This is a difficult one to tackle. So many Japanese films are about historical subjects, and samurai warriors. In recent years, the animation film industry has been turned on its head by developments from Japan, and a lot of their domestic films are becoming similar in style and content, to American Cinema. The horror film is still widely produced and admired there, and the films are good enough to attract remakes on the other side of the Pacific. It is the home of one of my favourite directors, Akira Kurosawa, as well as one of my favourite actors, Takeshi Kitano. As a result, my research for this small list of recommendations has taken twice as long as usual, and I have tried to avoid the obvious, and frequently seen films, as well as some of the older classics. With some reservations at not being able to suggest a much longer list, here are my five recommendations, from the land of the rising sun.
Onibaba. This is a film from 1964, and is in black and white. I first saw this as a teenager, and recall being somewhat frightened by it, and also left with a sense of unease, yet the impression that I had watched something timeless. Set during the wars of 14th century Japan, this is filmed almost completely in an area of swampy marshland, and amid huge banks of swaying reeds. Left behind by a man’s call to war, his mother and his wife are left to fend for themselves, as best they can. They do this by enticing passing samurai into their small hut, where they kill them, and sell their valuable armour and weapons, to buy food. One day, a handsome young soldier arrives with news, and the whole dynamic changes, as the lonely young wife becomes attracted to him. This is a film that has stayed with me for more than 45 years. Haunting and memorable, and one of the early films to show violence and sex, in a more graphic way. I unhesitatingly recommend it. Here is the trailer, with subtitles, in luxurious black and white.
Princess Mononoke. If you were expecting this grumpy old codger to avoid the Anime films, you would be wrong. This is an epic, overwhelming film, from one of the great Anime film-makers, Hayou Miyazaki. This is far from being a cartoon for the diversion of youngsters, more a sweeping tale on many levels, that just happens to be animated. Dealing with environmental issues, legends, monsters, and fantasy, it is all held together by a surprisingly good plot and script. The pace does not slacken, and the imagery is spellbinding. Please avoid the dubbed version at all costs. Even with Hollywood A-list actors voicing the roles, it just doesn’t work. In the original Japanese, with very good subtitles, it holds a gravitas and dignity that lifts it far beyond its cartoon roots. You can be grown up, be a fan of Cinema, and still get to watch an animation. Believe me, it is excellent. This is the Japanese trailer, without benefit of subtitles. You will still get the idea.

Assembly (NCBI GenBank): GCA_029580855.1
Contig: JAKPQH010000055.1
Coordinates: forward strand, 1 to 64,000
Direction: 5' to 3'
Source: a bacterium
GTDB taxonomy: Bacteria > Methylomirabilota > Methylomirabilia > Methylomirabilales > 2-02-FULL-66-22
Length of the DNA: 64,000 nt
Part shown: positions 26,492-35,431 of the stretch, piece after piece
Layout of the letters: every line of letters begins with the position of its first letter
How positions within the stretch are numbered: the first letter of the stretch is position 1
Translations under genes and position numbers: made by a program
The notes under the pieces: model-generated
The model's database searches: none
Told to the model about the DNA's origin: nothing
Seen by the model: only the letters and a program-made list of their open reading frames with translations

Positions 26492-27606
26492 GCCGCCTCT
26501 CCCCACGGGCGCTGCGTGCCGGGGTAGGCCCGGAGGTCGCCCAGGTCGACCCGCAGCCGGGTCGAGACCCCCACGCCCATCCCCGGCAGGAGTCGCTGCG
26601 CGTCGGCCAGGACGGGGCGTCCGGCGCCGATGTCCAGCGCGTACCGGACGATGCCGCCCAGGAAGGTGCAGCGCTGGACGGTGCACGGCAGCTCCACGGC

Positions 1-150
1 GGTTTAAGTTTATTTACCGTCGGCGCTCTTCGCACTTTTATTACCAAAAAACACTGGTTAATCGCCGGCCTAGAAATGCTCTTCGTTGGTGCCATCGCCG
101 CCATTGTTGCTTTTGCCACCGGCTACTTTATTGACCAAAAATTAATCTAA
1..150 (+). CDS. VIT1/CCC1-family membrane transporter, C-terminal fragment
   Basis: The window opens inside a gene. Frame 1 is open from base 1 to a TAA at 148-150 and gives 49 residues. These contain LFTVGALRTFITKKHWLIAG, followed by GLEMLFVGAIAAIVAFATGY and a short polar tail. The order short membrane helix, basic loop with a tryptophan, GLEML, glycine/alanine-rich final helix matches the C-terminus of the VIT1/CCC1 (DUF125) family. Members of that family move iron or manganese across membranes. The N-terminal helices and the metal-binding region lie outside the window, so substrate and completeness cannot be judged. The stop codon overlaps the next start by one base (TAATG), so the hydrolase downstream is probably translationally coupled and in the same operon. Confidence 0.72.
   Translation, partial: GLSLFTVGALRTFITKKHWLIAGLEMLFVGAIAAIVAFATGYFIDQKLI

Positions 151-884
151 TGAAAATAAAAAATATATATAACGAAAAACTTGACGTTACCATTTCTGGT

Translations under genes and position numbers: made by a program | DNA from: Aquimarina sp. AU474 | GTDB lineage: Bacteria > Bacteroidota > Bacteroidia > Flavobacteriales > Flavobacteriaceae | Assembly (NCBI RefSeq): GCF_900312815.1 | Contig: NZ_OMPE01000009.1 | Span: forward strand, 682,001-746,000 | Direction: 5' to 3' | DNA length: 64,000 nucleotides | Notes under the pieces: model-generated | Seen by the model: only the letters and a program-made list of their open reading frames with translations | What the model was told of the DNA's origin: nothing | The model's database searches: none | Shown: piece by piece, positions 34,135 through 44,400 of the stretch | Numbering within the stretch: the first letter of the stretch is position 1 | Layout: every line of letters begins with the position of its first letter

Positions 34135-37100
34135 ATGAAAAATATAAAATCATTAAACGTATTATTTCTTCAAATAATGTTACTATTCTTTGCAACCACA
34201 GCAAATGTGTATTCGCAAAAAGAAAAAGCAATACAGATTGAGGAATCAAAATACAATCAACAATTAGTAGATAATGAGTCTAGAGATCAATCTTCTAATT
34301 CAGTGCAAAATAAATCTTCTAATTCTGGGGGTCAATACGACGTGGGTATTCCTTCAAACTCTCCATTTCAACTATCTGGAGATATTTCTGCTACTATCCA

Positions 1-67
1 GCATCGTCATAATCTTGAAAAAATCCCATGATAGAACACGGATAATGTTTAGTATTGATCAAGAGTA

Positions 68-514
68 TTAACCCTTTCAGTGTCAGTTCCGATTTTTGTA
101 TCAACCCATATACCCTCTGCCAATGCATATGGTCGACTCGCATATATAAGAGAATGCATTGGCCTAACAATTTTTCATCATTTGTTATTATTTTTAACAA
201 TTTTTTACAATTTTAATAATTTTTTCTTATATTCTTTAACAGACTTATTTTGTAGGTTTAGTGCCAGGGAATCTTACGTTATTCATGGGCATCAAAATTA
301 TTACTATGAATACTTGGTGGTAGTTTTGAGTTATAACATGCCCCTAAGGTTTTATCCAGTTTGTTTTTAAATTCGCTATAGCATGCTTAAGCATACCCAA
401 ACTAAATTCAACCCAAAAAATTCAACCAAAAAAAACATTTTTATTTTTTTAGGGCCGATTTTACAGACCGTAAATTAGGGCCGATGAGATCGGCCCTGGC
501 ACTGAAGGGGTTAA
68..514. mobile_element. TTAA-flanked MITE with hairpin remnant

Ran. There had to be a Kurosawa (or two), and this is one of them. Based on Shakespeare’s ‘King Lear’, this 1985 film is made on the grand scale, with a host of extras, huge sets, and eye-popping visuals. Placing the story in war-torn feudal Japan, the King leaves his kingdom to be divided between his three sons, only to find that two of them have conspired to betray the other, as well as their father. Don’t be concerned that you might find the plot dull, and the numerous characters hard to keep track of. This film is all about the viewing experience. Swirling legions of colourful soldiers, burning castles in the mist, and a story rich in betrayal, and redemption, it is simply magnificent. This short trailer will give you a sense of the epic work.
Rashomon. My other choice, from the huge catalogue of Mr. Kurosawa. This is an earlier work, from 1950, and was awarded an Oscar two years later. Filmed in black and white, and starring Kurosawa’s frequent collaborator, Toshiro Mifune, this is set even earlier, in the 11th Century, at a time of both plague, and Civil War. Today, the story seems simple, dealing with a rape and murder, and three alternative views of the event, seen in flashback, as told by different characters. At the time of this film’s release, such a plot construction was unknown, and it received immense critical acclaim. Most stories of this nature filmed since, certainly owe their origins to this startling original. With twists and turns, tension, action, and brilliant direction at all times, this film is rightly considered for inclusion in the ‘Masters of Cinema’ DVD series. This is the trailer.
Zatoichi. The fable of a legendary blind swordsman, many different versions have been filmed in Japan. This is the 2003 film, directed by Takeshi Kitano, who also stars in the lead role. I cannot think of any reasons to dislike this film, as it has something for everyone. Samurai warriors, Geisha dancers, (who are not all what they might seem) as well as some very eccentric characters, a smattering of comedy and slapstick, and not least the wry acting, and witty portrayal of Zatoichi, by Kitano himself. It works on any level you can imagine, as he deals with some nasty gangs running a protection racket, and some murdering bandits into the bargain. A feel-good film with a legendary ending; just don’t turn off before the credits! Here is a short clip, featuring Takeshi Kitano.
There is my selection from Japan. Just to prove that it is not all horror, or ‘Seven Samurai’, I have tried to make it as varied as possible. Of course, there are many fine dramas that I have had to leave out, as well as many other monumental epics. Once you have sampled some of these, I hope that you will go on to explore many more.